We had a 5-course paired lunch at Ruca Malen vineyards which was the highlight of our day out in the vineyards of Mendoza, Argentina's Napa Valley. Ruca Malen is set just off national route 7, the road that traverses the Andes from Mendoza to Santiago, Chile. The first course was a Yauquén Chardonnay-Semillón 2006 (70% Chardonnay, 30% Semillón). We were told it was the youngest wine the winery produces. It was indeed young; but also fruity and fresh with no oak aging. Very easy to drink. This was paired with bruschetta that had thin slices of eggplant, ricotta cheese and lemon zest on top. This particular pairing highlighted the freshness of this wine which went nicely with the acidity from the ricotta and the citrous flavor from he lemon zest.
Next up was the Yaquén Malbec - Cabernet Sauvignon 2006 blend of 50% from each grape. This also belongs to the youngest line the winery produces. 50% of the wine was in contact with oak. It was a red wine with violet-like hues. It had a complex nose and a soft and light mouth with strong fruity notes. This was paired with a small tartelette made of grilled onions, pumpkin, and what tasted like goat cheese. The wine highlighted the sweet notes of the onions and pumpkin. The third course started with a Ruca Malen Merlot 2004 which was, indeed, 100% Merlot. It was aged for 12 months in oak barrels (80% aged in French barrels, 20% in American). It was then aged for 12 months more in the bottle before release. It was a red wine with violet hues. The aroma was reminiscent of cherries, strawberries, and plums with some vanilla and chocolate notes. For eating, we had lentil ragôut with creme fraîche ... the cream was reminiscent of the malolactic fermentation and the earthy flavors that accompany the tannins of the malbec.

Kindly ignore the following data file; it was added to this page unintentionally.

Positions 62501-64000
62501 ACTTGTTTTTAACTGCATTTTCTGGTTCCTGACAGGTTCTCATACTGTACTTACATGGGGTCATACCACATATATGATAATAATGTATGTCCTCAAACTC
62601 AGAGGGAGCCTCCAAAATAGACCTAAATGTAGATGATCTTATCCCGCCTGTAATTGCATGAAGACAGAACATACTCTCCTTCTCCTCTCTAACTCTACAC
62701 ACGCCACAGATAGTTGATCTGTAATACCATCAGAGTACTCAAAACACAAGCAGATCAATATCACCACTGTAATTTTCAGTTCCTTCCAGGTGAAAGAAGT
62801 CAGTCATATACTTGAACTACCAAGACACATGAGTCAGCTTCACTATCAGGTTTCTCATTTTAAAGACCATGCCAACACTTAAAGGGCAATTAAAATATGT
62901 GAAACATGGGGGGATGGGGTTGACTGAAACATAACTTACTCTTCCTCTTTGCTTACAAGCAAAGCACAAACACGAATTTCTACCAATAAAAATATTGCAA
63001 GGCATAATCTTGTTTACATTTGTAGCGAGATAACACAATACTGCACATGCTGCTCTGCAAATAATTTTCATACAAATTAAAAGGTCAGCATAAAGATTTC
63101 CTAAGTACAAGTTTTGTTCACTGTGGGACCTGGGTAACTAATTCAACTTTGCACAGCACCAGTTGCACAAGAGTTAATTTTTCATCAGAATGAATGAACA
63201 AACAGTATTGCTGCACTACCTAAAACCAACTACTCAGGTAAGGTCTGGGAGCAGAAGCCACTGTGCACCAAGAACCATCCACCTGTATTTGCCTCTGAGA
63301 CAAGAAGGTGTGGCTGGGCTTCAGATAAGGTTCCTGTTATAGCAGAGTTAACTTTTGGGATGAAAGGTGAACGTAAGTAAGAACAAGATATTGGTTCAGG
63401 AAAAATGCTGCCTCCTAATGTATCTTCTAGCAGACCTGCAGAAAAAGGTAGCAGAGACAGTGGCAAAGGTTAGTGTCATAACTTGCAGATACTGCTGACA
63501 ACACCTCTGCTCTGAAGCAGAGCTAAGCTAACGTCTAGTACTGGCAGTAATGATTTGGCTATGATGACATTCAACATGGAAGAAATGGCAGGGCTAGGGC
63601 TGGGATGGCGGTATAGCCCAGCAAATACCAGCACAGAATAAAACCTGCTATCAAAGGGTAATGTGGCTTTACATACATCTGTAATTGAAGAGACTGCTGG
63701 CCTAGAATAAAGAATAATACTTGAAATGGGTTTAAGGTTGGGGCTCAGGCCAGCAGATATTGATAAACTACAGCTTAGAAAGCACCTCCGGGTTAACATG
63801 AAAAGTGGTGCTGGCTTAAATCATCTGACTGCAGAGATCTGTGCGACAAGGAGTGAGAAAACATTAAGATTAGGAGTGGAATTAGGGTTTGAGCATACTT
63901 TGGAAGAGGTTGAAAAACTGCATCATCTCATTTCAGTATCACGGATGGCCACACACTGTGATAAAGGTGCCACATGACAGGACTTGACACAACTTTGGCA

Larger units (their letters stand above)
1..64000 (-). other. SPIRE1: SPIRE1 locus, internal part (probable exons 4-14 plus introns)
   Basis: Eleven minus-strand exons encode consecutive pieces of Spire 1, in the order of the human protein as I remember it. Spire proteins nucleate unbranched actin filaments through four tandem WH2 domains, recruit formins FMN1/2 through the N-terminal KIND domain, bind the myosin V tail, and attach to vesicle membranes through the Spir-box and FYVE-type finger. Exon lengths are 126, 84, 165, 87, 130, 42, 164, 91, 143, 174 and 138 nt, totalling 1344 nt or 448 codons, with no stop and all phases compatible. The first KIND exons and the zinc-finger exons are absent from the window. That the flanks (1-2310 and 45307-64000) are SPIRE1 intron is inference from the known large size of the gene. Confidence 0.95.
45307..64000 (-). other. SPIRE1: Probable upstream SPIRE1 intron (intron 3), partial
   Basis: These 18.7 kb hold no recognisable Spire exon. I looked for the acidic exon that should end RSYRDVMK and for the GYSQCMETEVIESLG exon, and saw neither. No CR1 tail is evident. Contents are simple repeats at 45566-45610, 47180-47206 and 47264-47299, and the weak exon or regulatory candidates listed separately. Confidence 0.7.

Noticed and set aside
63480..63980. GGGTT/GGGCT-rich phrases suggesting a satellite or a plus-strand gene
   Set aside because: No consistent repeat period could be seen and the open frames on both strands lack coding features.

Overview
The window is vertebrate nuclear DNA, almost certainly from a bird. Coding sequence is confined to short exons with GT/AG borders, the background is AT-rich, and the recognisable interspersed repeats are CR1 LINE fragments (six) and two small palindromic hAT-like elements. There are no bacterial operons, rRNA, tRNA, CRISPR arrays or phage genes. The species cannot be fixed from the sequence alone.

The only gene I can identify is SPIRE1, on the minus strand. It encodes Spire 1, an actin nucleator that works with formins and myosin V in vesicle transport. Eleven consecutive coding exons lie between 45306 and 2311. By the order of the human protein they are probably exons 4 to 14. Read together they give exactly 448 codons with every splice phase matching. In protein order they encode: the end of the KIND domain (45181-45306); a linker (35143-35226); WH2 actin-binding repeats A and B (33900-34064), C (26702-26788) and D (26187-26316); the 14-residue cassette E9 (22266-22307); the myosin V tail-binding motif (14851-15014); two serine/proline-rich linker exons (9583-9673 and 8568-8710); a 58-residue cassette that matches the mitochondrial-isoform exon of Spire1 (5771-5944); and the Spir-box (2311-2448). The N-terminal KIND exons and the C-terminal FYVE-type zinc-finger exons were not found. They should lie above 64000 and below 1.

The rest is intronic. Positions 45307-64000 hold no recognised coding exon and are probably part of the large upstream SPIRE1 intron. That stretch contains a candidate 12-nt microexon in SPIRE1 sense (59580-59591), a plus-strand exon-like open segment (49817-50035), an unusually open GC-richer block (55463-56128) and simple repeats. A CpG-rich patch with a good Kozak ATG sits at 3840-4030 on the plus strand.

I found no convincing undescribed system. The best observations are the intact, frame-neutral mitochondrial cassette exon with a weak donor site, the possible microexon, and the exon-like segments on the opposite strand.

Just before our meat course, we got to try a bit of the Ruca Malen Malbec 2004 (85% Malbec, 10% Cabernet Sauvignon, 5% Merlot). This is Ruca Malen's middle-line commercial brand, aged for 12 months in oak barrels. And again, 12 months more of bottle aging before release. It was a red with some violet hues. The aroma is reminiscent of red fruits like cherries, strawberries, and plums. Again, with some vanilla and chocolate notes.
For our fourth course, we had a Kinien Cabernet Sauvignon 2003 which was 90% Cabernet Sauvignon, 10% Malbec. This one was aged 15 months in new oak barrels, and a final 15 months in the bottle before release. It had a rich ruby red color with spicy scents and a delicate pepper touch mixed among plums, berries, and cherries. A little smoky with vanilla and chocolate character. This was paired with roast beef tenderloin, black pepper butter, olive oil and roasted peppers. This pairing seemed pretty self-explanatory! Mmm.
For dessert, our fifth course, we had Quinoa bread, roasted apple cake with hesperidina and caramel sauce. No dessert wine today, unless you count the hesperidina.
We finished this meal absolutly stuffed and somewhat tipsy. Overall, I'm not sure how well this meal would have stood up on its own without the wine pairings. Many of the courses were served lukewarm and were somewhat bland. But, it was an overall very positive experience as we dined with the Andes in the background.